Removing tub to install walk in shower

Help Support Plumbing Forums:

Maveric169

Member
Joined
Aug 21, 2019
Messages
12
Reaction score
0
Location
Elkhart
I am going to be renovating my master bathroom in a few months but have gotten some conflicting information so I need help.

I am removing the current tub/shower combo and going to be installing a walk in shower. My wife would like to have a 2 rain head shower heads from the ceiling or one on each side of the shower.

The problem is that the opposite wall from the current shower head is an exterior wall (#1 in the image), and above the ceiling (#2)is the attic with blown insulation. I have read that I both can and cannot run the plumbing in those 2 spaces.
I live in northern Indiana, so our winters do get quite cold.

When I do the remodel I was planning on using pex, but I can sweat copper if it matters.

So my question is, can I run the plumbing in the attic space and/or into the exterior wall, or would it be better to build a 1" bulkhead and just run the plumbing in there instead?

Additionally, because of the scope of the work I will need to get a homeowner permit, so I need to be careful about what is allowed by code.
 

Attachments

Maveric169

Member
Joined
Aug 21, 2019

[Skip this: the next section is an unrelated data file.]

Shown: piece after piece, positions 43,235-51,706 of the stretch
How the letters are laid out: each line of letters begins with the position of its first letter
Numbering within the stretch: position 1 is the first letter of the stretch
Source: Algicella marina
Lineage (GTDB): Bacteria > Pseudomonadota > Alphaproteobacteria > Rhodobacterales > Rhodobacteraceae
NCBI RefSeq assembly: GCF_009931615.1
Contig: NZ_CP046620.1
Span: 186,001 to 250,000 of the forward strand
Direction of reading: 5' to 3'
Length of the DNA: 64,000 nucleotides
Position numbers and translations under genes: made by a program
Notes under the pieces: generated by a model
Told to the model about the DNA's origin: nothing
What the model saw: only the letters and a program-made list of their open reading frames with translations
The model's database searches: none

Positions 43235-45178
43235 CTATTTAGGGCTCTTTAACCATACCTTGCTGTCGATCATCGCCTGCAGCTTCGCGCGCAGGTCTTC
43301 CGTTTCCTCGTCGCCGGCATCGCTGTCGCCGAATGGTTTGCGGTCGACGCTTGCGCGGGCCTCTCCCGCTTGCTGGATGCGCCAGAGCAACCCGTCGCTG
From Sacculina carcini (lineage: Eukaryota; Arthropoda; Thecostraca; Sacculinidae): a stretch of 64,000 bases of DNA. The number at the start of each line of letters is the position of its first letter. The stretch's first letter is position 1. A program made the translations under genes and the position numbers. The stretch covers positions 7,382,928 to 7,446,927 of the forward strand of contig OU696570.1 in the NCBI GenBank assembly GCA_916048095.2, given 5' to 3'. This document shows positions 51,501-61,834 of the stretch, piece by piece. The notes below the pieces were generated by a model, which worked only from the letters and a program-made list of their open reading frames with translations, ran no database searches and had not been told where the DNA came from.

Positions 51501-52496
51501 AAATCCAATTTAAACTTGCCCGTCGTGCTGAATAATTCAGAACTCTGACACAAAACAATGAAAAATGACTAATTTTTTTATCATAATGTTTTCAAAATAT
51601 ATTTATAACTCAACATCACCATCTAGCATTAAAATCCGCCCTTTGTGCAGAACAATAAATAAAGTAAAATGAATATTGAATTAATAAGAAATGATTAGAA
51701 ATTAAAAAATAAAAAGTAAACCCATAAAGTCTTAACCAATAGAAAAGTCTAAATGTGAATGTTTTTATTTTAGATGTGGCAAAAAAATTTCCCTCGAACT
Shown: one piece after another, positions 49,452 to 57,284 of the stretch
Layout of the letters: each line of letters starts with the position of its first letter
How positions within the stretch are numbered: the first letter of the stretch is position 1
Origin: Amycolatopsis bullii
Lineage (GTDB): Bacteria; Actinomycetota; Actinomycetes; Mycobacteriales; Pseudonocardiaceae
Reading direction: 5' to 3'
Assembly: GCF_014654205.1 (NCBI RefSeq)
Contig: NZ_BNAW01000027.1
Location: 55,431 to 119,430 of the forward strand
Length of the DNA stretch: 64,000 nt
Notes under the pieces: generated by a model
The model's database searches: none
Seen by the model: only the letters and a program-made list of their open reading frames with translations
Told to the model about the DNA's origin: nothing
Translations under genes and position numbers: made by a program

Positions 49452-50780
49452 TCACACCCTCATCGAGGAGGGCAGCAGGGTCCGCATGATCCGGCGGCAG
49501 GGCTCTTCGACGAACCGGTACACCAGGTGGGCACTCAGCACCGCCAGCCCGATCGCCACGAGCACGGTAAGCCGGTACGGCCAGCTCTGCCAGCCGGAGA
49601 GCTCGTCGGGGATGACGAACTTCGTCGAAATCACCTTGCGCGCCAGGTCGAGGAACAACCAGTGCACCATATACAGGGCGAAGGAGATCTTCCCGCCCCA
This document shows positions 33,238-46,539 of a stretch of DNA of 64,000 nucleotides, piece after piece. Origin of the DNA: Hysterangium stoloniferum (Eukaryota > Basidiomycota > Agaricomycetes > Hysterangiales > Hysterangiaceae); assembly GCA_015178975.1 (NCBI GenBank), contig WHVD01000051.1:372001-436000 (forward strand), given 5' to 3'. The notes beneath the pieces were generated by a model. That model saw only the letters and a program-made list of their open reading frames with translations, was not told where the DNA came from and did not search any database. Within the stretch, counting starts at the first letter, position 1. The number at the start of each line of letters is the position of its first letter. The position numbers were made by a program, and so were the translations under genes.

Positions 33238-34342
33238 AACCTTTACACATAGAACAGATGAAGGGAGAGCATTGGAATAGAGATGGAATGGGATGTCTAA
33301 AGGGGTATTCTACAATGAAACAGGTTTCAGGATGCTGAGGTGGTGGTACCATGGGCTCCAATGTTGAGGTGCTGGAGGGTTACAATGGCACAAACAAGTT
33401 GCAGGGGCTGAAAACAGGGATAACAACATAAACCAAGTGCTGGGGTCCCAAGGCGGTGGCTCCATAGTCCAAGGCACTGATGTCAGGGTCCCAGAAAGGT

Messages
12
Reaction score
0
Location
Elkhart
Can you build a false ceiling a few inches to get your pipe in it?
That was what I was thinking of doing, as it would keep the pipes on the warm side and reduce the risk of freezing.

Like I mentioned it is always hard to determine if I need to do the extra work of building out the ceiling an inch or not as there is so much conflicting information out there. Some say just run it directly along the ceiling, under the blown insulation, and insulate the pipe and I am good, others say no anything run in an attic space will freeze.
 

Diehard

Well-Known Member
Joined
Aug 19, 2017
Messages
2,640
Reaction score
469
Location
North Reading, Mass.
The way I see it is, if you were getting condensation on bathroom ceiling on the coldest days, there's a chance it could freeze being on the other side of the ceiling. Then there's the thought that a false ceiling approach only puts the pipe one ceiling thickness away from being located under the insulation.

But if you have anywhere near the insulation you should have up there, I highly doubt it would freeze.

Then there's the chance, depending on exactly what is proposed, there would never be standing water in that line anyway.:D
 
Top